Yesterday, the US administration said it would “back the Airlines 100%” in a press conference but I think the government should wait to see what develops in bankruptcy. The decision to provide assistance could be for naught and a never-ending cycle given we just bailed the airlines out a decade ago and they’re asking for more money now.
WHAT I THINK SHOULD HAPPEN?
Wu suggests a great idea in making requests of the airlines. If I could make a request, I would ask for EC261 styled consumer protections, like we see in Europe.
If you’re not familiar with EC261, it is a European Court ruling which deems airlines must provide many essential services when flights are delayed or canceled due to controllable circumstances, by any unreasonable amount of time. For an international flight, it’s four hours, for shorter flights, it’s two hours.
If and when those things happen, they are legally obligated to do a wide variety of things for you, unlike US based airlines.
For example, let’s take a flight from London to New York that lands 5 hours late because of an avoidable issue (i.e. not weather).
The airline must pay you 600 Euros (~$650). If the flight is cancelled overnight, but other airlines are flying, the airline must put you on any available flight, regardless if they’re partners, or offer you a refund if you no longer wish to fly. Not a voucher – A REFUND! Wouldn’t this be fantastic in the US?
And interestingly, there were many successful airlines operating in Europe, despite being legally obligated to take care of passengers when they screw up.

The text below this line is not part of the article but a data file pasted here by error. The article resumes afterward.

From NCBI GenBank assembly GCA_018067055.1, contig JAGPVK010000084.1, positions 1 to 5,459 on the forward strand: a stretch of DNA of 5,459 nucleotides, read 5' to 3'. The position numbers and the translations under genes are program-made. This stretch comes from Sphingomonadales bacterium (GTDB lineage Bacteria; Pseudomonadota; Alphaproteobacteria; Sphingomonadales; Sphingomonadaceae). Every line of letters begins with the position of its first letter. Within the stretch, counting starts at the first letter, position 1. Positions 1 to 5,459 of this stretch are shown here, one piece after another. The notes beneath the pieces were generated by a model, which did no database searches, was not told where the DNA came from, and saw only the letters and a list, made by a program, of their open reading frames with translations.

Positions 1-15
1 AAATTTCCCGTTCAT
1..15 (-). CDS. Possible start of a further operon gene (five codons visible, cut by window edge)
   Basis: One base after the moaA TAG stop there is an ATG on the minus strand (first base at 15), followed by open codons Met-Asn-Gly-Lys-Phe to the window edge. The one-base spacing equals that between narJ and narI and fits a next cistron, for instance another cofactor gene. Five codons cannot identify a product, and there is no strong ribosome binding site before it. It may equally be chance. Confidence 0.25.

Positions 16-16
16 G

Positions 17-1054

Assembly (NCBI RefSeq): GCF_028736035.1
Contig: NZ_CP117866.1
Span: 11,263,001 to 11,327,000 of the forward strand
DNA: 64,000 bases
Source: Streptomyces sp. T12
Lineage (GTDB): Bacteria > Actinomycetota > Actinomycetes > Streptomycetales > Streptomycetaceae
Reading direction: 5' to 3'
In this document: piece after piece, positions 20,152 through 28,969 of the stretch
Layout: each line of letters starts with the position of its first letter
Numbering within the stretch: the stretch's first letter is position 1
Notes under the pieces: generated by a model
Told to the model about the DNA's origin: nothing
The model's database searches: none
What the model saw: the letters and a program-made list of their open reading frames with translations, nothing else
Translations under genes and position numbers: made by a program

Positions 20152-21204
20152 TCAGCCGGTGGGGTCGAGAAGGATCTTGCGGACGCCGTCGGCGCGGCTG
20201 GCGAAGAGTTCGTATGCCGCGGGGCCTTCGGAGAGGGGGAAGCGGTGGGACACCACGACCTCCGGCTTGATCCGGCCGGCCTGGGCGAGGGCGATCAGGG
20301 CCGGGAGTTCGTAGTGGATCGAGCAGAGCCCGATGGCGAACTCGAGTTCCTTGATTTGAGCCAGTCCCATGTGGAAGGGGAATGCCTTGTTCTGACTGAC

Because of EC261, airlines must work rigorously to maintain service standards and operate on time, otherwise they face extraordinary bills in passenger compensation or overnight hotels. Meals and round trip transportation to the hotel are legally obliged during any overnight delay.
In contrast, US Airlines get to enjoy the boom times when everything is good but everyone has at least one story of when they weren’t taken care of when the tides changed, or when they really needed to get somewhere and were stranded.
Introducing simple safeguards which airlines are obligated to follow in the USA when things are their fault would make me feel a lot better about using tax payer dollars to give them yet another shot. It’s a small price to pay, if you invest in your airline.
Just remember the next time a customer service representative tells you that he or she CAN NOT honor your request without a fee that they were the same airline that had a banner on their homepage that said you can “book with confidence” because we age “waiving the change and cancelation fees.” Don’t forget, these are also the same airlines that have raised bags fees in the last 60 days UNITED, JETBLUE, and AMERICAN now charges for a second bag international flights. Gee, thanks!
To take a it a bit further, Warren Buffett’s Berkshire Hathaway owns about 10% each of United, Southwest, Delta, and American. Should taxpayers really be softening the blow to Berkshire’s bottom line?
Additionally, these are the same airlines that rallied against subsidies from governments when it involved the middle eastern airlines saying they should be banned from flying to the US but now they need subsidies??
Agree? Disagree? What do you think?